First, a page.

By our last count, there are some 39 secondaries funds in market targeting a collective $33.37 billion. That adds up to a whole lot of road shows.
One of the least talked about but increasingly important stops for GPs on the fundraising trail is Latin America, where local pensions and family offices have been building up their alternatives exposure and expertise. Larger secondaries groups that have received commitments from Latin American LPs for recent vehicles include AlpInvest, HarbourVest and Lexington Partners.
If you compare the number of secondaries groups trying to raise capital in the region today verses just four or five years ago, “it’s expanded by two or three times, if not more”, according to Leo Festino at advisory firm Meketa Investment Group.
And with good reason, say various fund managers.
“There are a number of investors who are based in South America with an appetite for secondaries,” Adam Howarth, co-head of Partners Group’s private equity secondaries activities, told me. Latin American LPs that have backed Partners Group in the past include Colombian pension Porvenir and Chilean pension Habitat, according to PEI data. The firm’s latest secondaries fund received 10 percent of its commitments from LPs in the region.
Various sources noted those investors – mostly from the Andean region (Chile, Colombia and Peru) – are interested in the secondaries market for different reasons. Some find the J-curve mitigation and ability to quickly build exposure appealing while others like to invest with secondaries managers that also have primary funds on offer.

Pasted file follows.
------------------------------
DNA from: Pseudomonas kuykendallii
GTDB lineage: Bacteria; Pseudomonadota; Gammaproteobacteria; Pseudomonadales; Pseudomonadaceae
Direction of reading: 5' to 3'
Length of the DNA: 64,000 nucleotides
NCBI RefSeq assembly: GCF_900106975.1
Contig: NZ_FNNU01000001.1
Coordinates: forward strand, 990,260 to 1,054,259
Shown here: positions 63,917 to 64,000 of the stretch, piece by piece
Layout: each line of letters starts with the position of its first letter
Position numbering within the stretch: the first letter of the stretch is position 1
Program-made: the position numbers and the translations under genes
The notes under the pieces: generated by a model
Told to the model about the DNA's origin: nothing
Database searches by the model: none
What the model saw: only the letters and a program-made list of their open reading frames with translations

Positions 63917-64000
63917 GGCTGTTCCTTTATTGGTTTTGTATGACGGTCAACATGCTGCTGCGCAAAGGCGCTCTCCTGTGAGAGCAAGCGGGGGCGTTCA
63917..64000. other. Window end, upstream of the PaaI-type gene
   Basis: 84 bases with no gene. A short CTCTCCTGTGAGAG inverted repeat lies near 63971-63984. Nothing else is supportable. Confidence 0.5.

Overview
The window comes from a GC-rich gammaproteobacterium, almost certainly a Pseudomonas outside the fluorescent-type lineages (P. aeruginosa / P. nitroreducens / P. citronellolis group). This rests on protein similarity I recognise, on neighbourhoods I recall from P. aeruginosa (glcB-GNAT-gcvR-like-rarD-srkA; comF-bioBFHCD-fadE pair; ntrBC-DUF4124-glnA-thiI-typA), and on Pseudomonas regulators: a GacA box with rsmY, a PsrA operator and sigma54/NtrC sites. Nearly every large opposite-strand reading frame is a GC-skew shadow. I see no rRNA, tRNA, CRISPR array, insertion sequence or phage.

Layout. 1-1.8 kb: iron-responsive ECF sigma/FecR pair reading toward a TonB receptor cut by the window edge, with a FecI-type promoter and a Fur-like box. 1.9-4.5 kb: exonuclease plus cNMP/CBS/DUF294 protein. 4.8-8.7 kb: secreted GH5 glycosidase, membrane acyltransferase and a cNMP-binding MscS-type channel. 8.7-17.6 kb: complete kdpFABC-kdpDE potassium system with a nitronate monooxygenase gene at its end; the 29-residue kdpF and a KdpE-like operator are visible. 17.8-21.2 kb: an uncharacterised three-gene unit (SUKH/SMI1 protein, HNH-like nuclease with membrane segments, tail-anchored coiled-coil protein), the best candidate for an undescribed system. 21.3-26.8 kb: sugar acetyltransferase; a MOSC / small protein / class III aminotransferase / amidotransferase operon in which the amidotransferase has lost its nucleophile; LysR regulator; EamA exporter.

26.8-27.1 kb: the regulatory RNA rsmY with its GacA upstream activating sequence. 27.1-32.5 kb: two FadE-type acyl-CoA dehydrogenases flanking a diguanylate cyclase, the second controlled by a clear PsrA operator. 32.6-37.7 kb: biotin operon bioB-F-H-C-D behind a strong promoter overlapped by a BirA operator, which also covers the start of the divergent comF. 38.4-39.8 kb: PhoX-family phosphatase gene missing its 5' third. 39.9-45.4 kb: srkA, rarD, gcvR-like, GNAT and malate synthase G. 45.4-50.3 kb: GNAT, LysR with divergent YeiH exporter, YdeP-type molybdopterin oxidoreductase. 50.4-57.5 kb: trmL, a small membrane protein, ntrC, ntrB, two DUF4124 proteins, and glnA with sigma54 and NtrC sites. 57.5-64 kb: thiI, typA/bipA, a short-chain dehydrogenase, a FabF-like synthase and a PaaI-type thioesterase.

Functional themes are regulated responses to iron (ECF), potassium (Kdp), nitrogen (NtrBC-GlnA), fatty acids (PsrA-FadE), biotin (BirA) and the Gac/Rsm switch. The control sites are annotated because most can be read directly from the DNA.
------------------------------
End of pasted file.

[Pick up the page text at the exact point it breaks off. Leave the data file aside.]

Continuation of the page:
And while many of the region’s LPs have only been permitted to start investing in alternatives over the past 10 to15 years, sources note they have quickly grown sophisticated and are keen to integrate secondaries opportunities into their investment programmes.
The pension for the Colombian arm of insurer Skandia recently told us why it’s keeping its eye on secondaries; though it’s not investing at present due to regulatory restrictions, it sees great value in the market and has in past committed to secondaries funds raised by Neuberger Berman.
Similar to Colombia, Peruvian pensions are allowed to commit up to 5 percent of their assets under management to private equity. In the past we’ve seen some of the country’s largest pension funds commit to secondaries funds, such as Prima’s commitment to a HarbourVest fund in 2007, but new reforms could bump that allowance up to 30 percent, leaving more room for potential secondaries commitments.
As more of the region’s LPs gain the ability and expertise to navigate the various alternative investment opportunities on offer, secondaries managers are increasing their focus on Latin America.
We’ve already seen some of the larger multi-strategy firms and funds of funds open up offices in the region to service clients (and source deals), including Capital Dynamics, Carlyle (AlpInvest/Metropolitan) and Pantheon. Perhaps in the future firms solely focused on secondaries will follow suit, in the same way they did in Asia a few years ago (Lexington opened its Hong Kong office in 2011 and HarbourVest opened in Tokyo in 2010).
This story has been updated to remove Skandia and Cuprum as limited partners in secondaries funds managed by Partners Group.